Saturday, February 10, 2007

Ages




There have been Dark ages before,
desolate, evil times when humanity
seemed in full retreat, when death
held sway, brought the bethels
plague, superstition, vanity,
greed, starvation, and incessant war.

Once they’re Ages, we can call
them Dark, or Space, or any name
we please, if only to disguise
how little differs otherwise,
how much the ages stay the same;
the Ice melts slowly, if at all.

There’s precious little really New
about our Gilded, Digital day.
Wonders have become routine;
in the Glacial hush of sleek Machines
we scrape along in the usual way,
sharp Stone, tight shoe.

We haggle with the universe,
despite our Faith in the Iron rule
that none of our overwhelming questions
will ever give the faintest suggestion
of having disturbed a molecule.
We Moderns are nothing if not perverse.

Through the rooms we come and go,
talking of “Wolfy,” with a “V,”
our Anxiety fully guaranteed
in megahertz at Enlightenment speed.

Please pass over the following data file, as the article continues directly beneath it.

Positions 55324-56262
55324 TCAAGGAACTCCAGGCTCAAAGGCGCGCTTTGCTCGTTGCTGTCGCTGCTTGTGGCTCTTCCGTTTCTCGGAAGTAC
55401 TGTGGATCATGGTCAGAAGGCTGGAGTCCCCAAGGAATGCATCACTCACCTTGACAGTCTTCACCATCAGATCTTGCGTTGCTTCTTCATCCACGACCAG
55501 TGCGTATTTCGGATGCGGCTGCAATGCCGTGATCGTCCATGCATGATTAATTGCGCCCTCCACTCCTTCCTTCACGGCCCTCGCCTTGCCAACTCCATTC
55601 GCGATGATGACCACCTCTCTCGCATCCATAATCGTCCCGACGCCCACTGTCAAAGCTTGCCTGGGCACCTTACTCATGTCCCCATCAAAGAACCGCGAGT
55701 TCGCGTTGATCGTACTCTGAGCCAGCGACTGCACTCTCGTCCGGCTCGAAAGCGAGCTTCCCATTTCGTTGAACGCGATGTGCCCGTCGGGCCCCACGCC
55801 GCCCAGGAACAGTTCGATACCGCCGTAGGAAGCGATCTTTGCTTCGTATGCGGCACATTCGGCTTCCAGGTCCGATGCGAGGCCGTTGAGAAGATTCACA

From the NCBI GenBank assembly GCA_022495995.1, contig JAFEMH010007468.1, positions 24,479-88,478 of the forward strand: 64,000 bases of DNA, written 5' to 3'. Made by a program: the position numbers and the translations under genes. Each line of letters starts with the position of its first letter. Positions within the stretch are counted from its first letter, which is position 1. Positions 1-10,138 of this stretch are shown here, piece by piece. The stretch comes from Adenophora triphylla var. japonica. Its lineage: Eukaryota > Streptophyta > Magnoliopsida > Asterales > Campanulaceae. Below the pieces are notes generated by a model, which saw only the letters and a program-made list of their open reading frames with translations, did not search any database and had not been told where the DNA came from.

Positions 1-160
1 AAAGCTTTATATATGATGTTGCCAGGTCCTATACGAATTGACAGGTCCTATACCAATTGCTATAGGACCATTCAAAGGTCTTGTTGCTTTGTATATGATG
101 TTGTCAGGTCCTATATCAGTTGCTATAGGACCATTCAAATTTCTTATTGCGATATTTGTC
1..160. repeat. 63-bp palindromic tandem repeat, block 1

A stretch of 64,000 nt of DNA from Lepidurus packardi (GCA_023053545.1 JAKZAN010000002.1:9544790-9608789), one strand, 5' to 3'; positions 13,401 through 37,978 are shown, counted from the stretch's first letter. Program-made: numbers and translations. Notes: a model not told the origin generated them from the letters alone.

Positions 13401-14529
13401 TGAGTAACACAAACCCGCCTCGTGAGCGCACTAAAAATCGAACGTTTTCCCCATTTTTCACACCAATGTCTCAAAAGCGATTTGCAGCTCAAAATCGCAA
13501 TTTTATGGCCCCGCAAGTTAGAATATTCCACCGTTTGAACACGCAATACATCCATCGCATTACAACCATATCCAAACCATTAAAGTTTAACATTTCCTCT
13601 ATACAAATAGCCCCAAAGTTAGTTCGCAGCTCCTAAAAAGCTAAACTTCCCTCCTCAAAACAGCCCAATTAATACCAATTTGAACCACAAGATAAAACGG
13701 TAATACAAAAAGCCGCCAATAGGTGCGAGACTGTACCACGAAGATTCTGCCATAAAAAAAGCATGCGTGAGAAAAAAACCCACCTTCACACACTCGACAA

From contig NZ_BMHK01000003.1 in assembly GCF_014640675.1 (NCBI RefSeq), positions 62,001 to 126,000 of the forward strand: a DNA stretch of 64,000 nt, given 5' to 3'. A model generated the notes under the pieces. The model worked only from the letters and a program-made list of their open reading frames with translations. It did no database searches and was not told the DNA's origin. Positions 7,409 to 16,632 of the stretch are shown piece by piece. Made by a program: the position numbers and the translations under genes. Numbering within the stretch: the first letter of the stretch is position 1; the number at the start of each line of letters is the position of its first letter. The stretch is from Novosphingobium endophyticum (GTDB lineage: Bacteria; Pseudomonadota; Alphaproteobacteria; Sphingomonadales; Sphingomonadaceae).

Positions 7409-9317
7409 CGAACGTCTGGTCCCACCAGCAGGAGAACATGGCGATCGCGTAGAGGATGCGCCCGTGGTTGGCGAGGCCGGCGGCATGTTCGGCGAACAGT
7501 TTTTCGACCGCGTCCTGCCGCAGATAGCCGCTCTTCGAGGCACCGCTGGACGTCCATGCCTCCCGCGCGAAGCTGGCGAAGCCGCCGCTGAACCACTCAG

We’ve all seen what there is to see,
we’ve all seen the Video.

An Age of Miracles is past
when miracles are commonplace:
surely a new perspective is at hand.
Surely we’ll learn to decipher the face
in which our own chronicles are cast,
our own hour come round at last.

4 comments:

Shameless said...

An interesting word rhythem, John, from the outer coming in, much like the picture.

It's only that the last stanza doesn't follow the pattern. Deliberate? You've got me thinking.

You've evoked a strong sense of what many scientists must feel after decades of tireless work.

Cailleach said...

I like that reference to Eliot - 'Through the rooms we come and go'
and the former 'Moderns' too ;)

A bit W.H Auden, I'm thinking, but that might be because I'm reading him at present...

Provoking and enjoyable too!

John said...

Shameless, yes, the pattern is broken in the last stanza, as a way of inviting the paradigm shift it talks about, and also to provide a terminal couplet. It's a stanza form I use quite a bit, no looser than any, but with an informal sound owing to the distance between the AB lines and the BA. I don't know whether I invented it or not, but I do like it, and when necessary, break it. You'd be amazed at how often it goes completely unnoticed. Good eye.


Cailleach, you've got me. Auden is a favorite of mine, as I'll make clear when his centenary arrives on the 21st. Meanwhile, when an acute reader suggests something I've written sounds a bit like him, I can only tug my forelock and mumble thanks.

Atyllah said...

Powerful poem, John and so very true.